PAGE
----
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Saturday, 13 July 2013

The Electric Everest

It's looking good. Today I finished truing the wheel; it's *very nearly* true. Probably true enough; I'll know better when I test-ride. I can always do a bit more truing later. And I had an idea about the back rack, for panniers, which I need for carrying a spare battery, a few tools and water to drink. This bike doesn't have the lugs that the Haros have, so you can't bolt the back rack on like you can with those. But I googled around, and Ebayed about and came up with a back rack that I think will be fixable onto the Everest, perhaps with the help of a couple of P clamps.

Encouraged by that, I put the inner tube and tire (both thorn-resistant) onto the new wheel, and turned it aroundin the forks so that the bike would go forward (the way I had it, it woud have gone in reverse). Then I looked at the back wheel and decided that the tire looked very worn, and the inner tube wasn't thorn-resistant, so I did that as well, because I DO NOT want to have to fix a puncture, or have a blown-out tire, when I'm in the middle of nowhere, eight miles from anywhere. So I ordered two replacement tires and tubes from Ebay, and a bracket to take the PDA.

I can see why people accumulate so many bikes.

All this must sound seriously expensive, and if this were a car, we'd be looking at thousands of pounds. But it's a bike.

Motor - £80
Controller - £20
Batteries - I already have them. They're actually the most expensive part of an electric bike; about £200 for 250 watt-hours of power (24 volts, 10 amp-hours); I have three of these, and on long days, I get through 2 1/2 of them.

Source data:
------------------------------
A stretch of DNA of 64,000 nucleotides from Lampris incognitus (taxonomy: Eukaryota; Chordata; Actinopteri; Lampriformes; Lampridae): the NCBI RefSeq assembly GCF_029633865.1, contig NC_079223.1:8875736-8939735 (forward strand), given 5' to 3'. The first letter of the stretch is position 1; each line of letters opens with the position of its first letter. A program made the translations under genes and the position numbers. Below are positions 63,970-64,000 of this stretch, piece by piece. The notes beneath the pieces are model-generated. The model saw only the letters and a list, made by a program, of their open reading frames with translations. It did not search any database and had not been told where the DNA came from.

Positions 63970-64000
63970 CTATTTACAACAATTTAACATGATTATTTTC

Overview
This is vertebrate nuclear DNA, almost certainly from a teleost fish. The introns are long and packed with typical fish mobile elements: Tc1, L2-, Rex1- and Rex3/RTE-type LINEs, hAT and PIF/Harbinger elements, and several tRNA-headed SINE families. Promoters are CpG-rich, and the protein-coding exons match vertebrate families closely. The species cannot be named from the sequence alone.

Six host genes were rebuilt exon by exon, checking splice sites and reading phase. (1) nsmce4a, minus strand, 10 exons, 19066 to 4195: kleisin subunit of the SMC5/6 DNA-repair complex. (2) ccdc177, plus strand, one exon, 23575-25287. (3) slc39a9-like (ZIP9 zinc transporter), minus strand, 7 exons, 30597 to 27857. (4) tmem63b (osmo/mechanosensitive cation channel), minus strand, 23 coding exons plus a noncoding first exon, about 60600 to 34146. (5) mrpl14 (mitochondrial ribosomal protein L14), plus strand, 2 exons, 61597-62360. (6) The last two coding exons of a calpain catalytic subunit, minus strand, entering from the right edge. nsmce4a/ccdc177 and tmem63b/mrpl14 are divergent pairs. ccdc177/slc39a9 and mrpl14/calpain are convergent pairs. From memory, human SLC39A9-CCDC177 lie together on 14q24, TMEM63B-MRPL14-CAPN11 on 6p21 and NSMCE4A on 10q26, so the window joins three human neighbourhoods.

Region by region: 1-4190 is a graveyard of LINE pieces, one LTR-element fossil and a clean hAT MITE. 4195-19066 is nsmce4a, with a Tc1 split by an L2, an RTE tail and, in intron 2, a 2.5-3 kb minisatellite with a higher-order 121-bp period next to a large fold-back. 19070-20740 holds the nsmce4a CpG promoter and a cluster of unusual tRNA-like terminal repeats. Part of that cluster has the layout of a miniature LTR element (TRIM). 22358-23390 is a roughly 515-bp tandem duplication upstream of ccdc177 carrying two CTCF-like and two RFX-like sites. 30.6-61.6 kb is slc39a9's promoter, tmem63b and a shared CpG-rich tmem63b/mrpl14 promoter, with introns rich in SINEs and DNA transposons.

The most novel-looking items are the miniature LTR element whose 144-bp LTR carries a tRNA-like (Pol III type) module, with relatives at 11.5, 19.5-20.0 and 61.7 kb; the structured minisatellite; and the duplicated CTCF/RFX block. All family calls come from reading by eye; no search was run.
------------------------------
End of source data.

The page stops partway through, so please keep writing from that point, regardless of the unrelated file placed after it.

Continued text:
Two thorn resistant inner tubes - £20
Two thorn resistant tires - £22
Back rack - £19
Panniers - I already have them
PDA bracket - £10
Front brake caliper - £5
Spoke wrench - £2

Total £178, which is about two fill-ups of petrol, and I've converted an folding mountain bike that I haven't used for ages, into an electrically-assisted folding mountain bike which I will actually use, and I had a lot of fun while doing it. I just checked Ebay, a non-electric folding mountain bike (like the Everest when I started with it) is £150.

Still to do:

Install the front brake calliper when it arrives.
Install the back rack.
Sort out the handlebar controls - I need to add the throttle, the PDA holder and a voltmeter.
Run the wiring along the bike, waterproof with tape and secure with cable ties.
Test everything!

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